Subject: Re: [boost] Thoughts on Boost v2
From: Stefan Seefeld (stefan_at_[hidden])
Date: 2014-05-22 19:26:08
On 05/22/2014 05:27 PM, Niall Douglas wrote:
> On 22 May 2014 at 13:44, Stefan Seefeld wrote:
>>> And here we flog that old and very dead horse of C++ package
>>> management yet again.
>> I don't see it being quite dead yet. At least, despite all the flogging,
>> not much has changed, and everyone (in particular package and
>> distribution maintainers) still face the same issues.
> There is an argument for making everything, absolutely everything
> header only in the long run. Modules makes it tractable.
Same problem again: wanting to apply a single policy to every project
under the sun universally. That's adding to the problems, not solving them.
Downscale the scope of the problem you want to solve, and you might have
better chances of succeeding.
>>> Dave even went off and wrote code to implement
>>> a C++ package manager, it's since been abandoned.
>> I wonder how he thinks of this experience in hindsight, and why he
>> abandoned it.
> Around the same time he declared enough of the git migration tool.
> Enough said.
Right, that's the same issue as the above: attempting to solve
everyone's problems at the same time, with a single silver bullet. That
has never worked yet, and I'm trying to learn from all those failures
when proposing a different approach.
>> A more realistic alternative is to let each project come up with their
>> own ways to deal with this, so all users of the project have to care
>> about is precisely the information Tom lists above: what are the
>> (coarse-grained) dependencies, and what are the supported platforms
>> (including compilers) ?
> Thing is, BlackBerry initially let each team use whatever tooling it
> liked for BB10. The result was a disaster, and a huge amount of later
> work to unify the disparate build systems under a single meta build
Others have succeeded. Consider yocto/openembedded and its "meta build
framework". Here is a very good discussion of the underlying
architecture: http://aosabook.org/en/yocto.html. The crux of the matter
is to fully encapsulate the package-specific build systems. The result
is a very flexible tool that allows to generate all sorts of Linux
distributions with minimum effort. Consider what it would have taken if
all those projects had to first agree on a single build system...
> I think letting people choose their own tooling is disasterous,
> unless that choice plays nice with any arbitrary other build system.
> cmake integrates well with any arbitrary build system, it's why I
> suggested it.
(At the risk of diverting into a tool-specific discussion: I very much
dislike the cmake approach the same way I dislike the automake tool:
both generate Makefiles from templates, but those Makefiles are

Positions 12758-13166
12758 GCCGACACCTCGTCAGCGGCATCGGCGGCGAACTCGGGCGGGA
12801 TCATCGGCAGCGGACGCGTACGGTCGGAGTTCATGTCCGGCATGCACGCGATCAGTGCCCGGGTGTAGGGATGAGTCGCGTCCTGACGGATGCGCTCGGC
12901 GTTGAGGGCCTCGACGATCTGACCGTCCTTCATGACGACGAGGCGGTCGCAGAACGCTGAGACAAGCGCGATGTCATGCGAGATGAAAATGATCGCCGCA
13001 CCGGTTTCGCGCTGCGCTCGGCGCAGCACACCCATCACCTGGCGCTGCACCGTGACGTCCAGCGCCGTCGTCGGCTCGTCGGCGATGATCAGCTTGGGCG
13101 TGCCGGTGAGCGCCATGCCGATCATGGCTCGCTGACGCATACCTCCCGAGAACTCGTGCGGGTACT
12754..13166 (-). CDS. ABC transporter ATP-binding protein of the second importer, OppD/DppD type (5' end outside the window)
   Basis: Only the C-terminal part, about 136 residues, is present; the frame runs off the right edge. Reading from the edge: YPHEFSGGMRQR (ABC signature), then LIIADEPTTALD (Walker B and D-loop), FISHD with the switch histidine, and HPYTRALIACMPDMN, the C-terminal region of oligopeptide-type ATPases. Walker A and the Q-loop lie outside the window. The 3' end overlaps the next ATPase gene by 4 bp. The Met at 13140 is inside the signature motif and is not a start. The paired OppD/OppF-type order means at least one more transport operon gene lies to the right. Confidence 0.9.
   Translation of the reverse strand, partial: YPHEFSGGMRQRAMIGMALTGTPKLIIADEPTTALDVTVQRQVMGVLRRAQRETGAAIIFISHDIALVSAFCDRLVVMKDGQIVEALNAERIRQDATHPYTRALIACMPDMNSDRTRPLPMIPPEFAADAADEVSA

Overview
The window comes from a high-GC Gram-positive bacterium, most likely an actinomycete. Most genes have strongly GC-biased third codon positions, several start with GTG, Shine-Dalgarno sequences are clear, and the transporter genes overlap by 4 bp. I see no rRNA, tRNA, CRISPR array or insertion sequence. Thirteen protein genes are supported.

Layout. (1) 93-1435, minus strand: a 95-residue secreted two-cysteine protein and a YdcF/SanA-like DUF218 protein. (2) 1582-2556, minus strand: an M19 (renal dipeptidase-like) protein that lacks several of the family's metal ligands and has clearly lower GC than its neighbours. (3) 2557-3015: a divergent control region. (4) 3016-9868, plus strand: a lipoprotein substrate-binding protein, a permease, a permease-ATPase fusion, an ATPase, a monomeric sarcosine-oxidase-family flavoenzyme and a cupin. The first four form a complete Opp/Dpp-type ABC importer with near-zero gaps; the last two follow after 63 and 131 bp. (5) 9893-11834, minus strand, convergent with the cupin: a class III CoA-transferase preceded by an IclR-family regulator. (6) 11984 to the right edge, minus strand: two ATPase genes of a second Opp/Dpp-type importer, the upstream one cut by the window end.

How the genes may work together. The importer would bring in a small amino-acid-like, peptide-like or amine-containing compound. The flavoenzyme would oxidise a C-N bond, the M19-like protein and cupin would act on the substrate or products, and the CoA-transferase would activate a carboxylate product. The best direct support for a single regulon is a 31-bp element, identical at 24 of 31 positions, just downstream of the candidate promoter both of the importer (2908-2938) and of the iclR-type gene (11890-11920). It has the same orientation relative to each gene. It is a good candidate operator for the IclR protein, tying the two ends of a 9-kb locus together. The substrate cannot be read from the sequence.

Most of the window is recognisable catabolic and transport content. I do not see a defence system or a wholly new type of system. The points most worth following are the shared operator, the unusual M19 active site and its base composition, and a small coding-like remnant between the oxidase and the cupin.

impossible to manage directly, so in the end it doesn't actually matter
that you relay to (GNU) make for the final build, as you take away all
advantages that tool itself offers. You could just as well have added
the 'build' step to cmake itself. But, I don't really want to argue
about cmake or any other specific tool here. That's against the very
premise of the points I'm trying to make. :-) )
> bjam isn't terrible, but I have had problems getting it
> to play nice with surrounding build systems in the past e.g. forcing
> certain custom compiler toolsets from a surrounding cmake.
>>> Your comments are well intentioned, but C++ package management is
>>> very hard, much harder than it looks.
>> Yeah, but that is no reason to make it even harder by trying to come up
>> with a universal solution that can be imposed on everyone.
> Without conformance and imposition there would be no point in joining
> into the Boost libraries.
Consider this in the context of my "focus" remark further below. It's
what Boost's focus ("added value" in marketing slang) is where
conformity and imposition matters (i.e., good and modern APIs, rigorous
design review and testing, thorough API documentation, etc.), not in the
choice of tools and what font the documentation uses.
>>> We can all wish for dream solutions, but in the end what we must
>>> adopt is what is reasonable given people work on this for free during
>>> family time.
>> In that line of thought: I think it's important to reconsider what the
>> value (and thus focus) of Boost is. It's not the tools that are used to
>> build the libraries, it's not the clever hacks that are used to work
>> around compiler deficiencies, it's the new C++ APIs that are developed
>> and made available to the larger C++ development community.
>> And thus, if someone has great skills in writing (and implementing) such
>> APIs, why should he be forced to learn particular tools to build, test,
>> document, package, etc. his contribution ? Why can't he just pick
>> whatever he is already familiar with, as long as the quality of the
>> outcome meets the expectation ?
> +1 in some areas not others, as per my OP.
-- ...ich hab' noch einen Koffer in Berlin...
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